Certain ingredients can be misunderstood, others, I just simply don’t like. Swordfish I basically hated. But it was all nothing but a big misunderstanding. Understandably so. I still remember the first time somebody grilled swordfish steaks at some party and offered me a piece. It was like eating really densely packed sawdust and pretending to love it. For years, that remained to be how people cooked this fish and offered it to me. I wasn’t into cooking then but I did love attending bbq parties. The two things I knew at a bbq party were: stay away from grilled chicken breasts and definitely stay away from grilled swordfish.
Years of hatred. Almost 2 decades actually. That all changed in 30 minutes. This morning at 5:30am to be precise. I’m not an early bird but I often have the inability to sleep for more than a few hours on a regular night. I’m fully awake after that, simply staring at the ceiling until it’s time to get ready to go to work. It’s Saturday so I didn’t have the work problem. I knew that Ralphs on Olympic opens 24/7. Yeah, got some fish. Also learned that by California law you can’t buy alcohol before 6am. It was 5:55am by the time I hit the checkout and they made me wait. I took a six pack of beers with me in the end.
A week ago I cooked swordfish at a dinner party at my girlfriend’s house. I remember putting extreme care and attention over that skillet. Guess what… dry sawdusty steaks. Ok, they weren’t that bad, but come on! I thought I knew what I was doing in the kitchen! Well, obviously not. And definitely I haven’t figured out this swordfish technical cooking issue. If there’s anyone out there that can claim being able to pan roast or grill or simply warm up this thing on a skillet without it going dry, call me.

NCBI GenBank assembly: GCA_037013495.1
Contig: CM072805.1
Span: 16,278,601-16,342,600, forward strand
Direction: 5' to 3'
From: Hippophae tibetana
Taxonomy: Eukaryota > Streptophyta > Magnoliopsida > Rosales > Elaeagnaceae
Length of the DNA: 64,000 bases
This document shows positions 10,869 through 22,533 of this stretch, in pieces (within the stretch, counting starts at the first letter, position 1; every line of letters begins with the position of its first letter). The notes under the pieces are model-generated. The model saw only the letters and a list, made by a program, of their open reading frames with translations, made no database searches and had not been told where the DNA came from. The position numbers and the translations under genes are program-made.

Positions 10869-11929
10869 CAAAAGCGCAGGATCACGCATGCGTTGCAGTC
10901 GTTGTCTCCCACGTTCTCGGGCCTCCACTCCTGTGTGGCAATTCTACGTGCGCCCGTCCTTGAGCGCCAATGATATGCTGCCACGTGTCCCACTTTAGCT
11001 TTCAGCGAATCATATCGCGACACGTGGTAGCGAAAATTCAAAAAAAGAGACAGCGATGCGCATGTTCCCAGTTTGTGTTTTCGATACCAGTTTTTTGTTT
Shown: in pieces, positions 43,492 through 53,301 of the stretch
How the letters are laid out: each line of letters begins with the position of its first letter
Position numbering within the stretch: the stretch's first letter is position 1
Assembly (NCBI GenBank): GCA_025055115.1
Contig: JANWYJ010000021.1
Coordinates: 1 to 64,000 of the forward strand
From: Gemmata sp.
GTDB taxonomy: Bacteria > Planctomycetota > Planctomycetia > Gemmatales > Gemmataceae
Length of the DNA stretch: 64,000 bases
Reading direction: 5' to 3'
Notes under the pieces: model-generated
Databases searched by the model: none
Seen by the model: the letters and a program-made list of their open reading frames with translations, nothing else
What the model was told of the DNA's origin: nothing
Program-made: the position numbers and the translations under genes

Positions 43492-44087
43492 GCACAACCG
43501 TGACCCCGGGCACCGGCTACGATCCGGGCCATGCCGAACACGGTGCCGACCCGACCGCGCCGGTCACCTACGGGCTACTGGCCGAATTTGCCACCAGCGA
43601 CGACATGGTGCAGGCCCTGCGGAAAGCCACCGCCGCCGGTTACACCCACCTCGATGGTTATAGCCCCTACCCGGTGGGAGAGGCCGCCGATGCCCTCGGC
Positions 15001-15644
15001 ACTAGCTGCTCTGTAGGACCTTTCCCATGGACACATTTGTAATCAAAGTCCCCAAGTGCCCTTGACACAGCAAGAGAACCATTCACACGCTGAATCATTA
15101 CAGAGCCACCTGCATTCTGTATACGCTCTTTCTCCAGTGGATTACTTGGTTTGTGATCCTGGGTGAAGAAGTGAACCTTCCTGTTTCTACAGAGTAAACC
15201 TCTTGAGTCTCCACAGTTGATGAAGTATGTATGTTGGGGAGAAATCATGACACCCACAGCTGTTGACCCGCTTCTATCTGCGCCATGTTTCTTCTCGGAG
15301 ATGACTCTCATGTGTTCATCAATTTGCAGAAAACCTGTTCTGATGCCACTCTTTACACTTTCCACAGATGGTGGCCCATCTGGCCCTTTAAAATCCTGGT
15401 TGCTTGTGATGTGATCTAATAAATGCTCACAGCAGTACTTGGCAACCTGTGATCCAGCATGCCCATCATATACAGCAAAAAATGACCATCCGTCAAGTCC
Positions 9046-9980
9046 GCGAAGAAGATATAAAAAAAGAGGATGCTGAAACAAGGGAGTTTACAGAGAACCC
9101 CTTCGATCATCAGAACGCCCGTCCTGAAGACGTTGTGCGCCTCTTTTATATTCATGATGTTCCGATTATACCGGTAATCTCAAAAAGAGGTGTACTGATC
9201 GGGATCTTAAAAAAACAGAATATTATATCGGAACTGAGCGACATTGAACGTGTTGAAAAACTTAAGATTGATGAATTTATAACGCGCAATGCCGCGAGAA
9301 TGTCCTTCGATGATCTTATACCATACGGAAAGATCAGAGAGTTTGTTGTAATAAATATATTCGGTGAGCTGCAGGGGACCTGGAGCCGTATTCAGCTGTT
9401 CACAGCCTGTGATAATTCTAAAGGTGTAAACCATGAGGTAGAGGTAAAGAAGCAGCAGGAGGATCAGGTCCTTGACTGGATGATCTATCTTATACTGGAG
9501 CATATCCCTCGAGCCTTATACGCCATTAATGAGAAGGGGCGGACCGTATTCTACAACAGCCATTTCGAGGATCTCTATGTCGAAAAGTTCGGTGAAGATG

Sous vide comes to the rescue.
Just like 5 years ago, when I first cooked chicken breasts sous vide and I still vividly remember the wow factor, I will never forget this morning when I ripped that baggie open and cut into this fish. Butter. It was like a miracle. It only took 30 mins at a 54C temperature to turn sawdust into heavenly ocean butter. Swordfish is back in the game. Incredible taste, incredible texture but wait. It gets better.
Swordfish tacos take 1.
We had enough leftover sawdust fish from that dinner party that we were able to make fish tacos the next day. Amazing. Actually, probably one of the best fish tacos I’ve had. Swordfish was meant to be in a taco, all smothered in yummy spicy sauces and pickled goodies. Yeah, it’s amazing. The textural problem went away (got hidden more like it) and the flavour was perfect.
Swordfish tacos take 2.
If I’m sleep deprived, hungry and carrying a six pack of beers that means go time. I dove right in. Googling “swordfish sous vide” and reading a bunch of articles. Took me about 5 minutes to settle on a cooking time and temperature. 54C for 30 mins. Before I knew it that fish steak was vacuum sealed and ready to go. My anova reached the cooking temperature and the baggie went in.